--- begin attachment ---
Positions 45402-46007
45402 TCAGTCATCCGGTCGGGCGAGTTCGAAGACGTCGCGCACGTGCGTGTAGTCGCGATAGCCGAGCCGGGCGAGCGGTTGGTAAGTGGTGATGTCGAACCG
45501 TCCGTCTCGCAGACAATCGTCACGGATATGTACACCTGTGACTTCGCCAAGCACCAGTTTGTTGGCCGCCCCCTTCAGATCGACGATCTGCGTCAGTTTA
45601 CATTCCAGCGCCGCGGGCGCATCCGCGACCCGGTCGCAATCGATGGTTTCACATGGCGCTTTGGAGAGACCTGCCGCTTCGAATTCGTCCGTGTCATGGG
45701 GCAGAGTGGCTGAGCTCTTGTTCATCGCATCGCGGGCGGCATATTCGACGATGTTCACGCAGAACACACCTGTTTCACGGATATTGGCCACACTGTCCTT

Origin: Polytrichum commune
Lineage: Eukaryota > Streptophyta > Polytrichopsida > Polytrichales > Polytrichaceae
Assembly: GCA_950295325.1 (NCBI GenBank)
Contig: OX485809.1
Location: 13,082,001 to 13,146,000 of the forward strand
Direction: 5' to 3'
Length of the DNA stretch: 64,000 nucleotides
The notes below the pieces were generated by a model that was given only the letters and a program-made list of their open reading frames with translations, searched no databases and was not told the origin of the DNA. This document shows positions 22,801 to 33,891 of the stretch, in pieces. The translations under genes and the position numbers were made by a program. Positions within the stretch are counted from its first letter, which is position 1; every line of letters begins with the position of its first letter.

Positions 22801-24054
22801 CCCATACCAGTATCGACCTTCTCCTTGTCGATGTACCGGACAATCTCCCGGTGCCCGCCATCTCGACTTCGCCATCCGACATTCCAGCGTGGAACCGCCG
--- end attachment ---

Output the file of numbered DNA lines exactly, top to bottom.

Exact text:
Positions 45402-46007
45402 TCAGTCATCCGGTCGGGCGAGTTCGAAGACGTCGCGCACGTGCGTGTAGTCGCGATAGCCGAGCCGGGCGAGCGGTTGGTAAGTGGTGATGTCGAACCG
45501 TCCGTCTCGCAGACAATCGTCACGGATATGTACACCTGTGACTTCGCCAAGCACCAGTTTGTTGGCCGCCCCCTTCAGATCGACGATCTGCGTCAGTTTA
45601 CATTCCAGCGCCGCGGGCGCATCCGCGACCCGGTCGCAATCGATGGTTTCACATGGCGCTTTGGAGAGACCTGCCGCTTCGAATTCGTCCGTGTCATGGG
45701 GCAGAGTGGCTGAGCTCTTGTTCATCGCATCGCGGGCGGCATATTCGACGATGTTCACGCAGAACACACCTGTTTCACGGATATTGGCCACACTGTCCTT

Origin: Polytrichum commune
Lineage: Eukaryota > Streptophyta > Polytrichopsida > Polytrichales > Polytrichaceae
Assembly: GCA_950295325.1 (NCBI GenBank)
Contig: OX485809.1
Location: 13,082,001 to 13,146,000 of the forward strand
Direction: 5' to 3'
Length of the DNA stretch: 64,000 nucleotides
The notes below the pieces were generated by a model that was given only the letters and a program-made list of their open reading frames with translations, searched no databases and was not told the origin of the DNA. This document shows positions 22,801 to 33,891 of the stretch, in pieces. The translations under genes and the position numbers were made by a program. Positions within the stretch are counted from its first letter, which is position 1; every line of letters begins with the position of its first letter.

Positions 22801-24054
22801 CCCATACCAGTATCGACCTTCTCCTTGTCGATGTACCGGACAATCTCCCGGTGCCCGCCATCTCGACTTCGCCATCCGACATTCCAGCGTGGAACCGCCG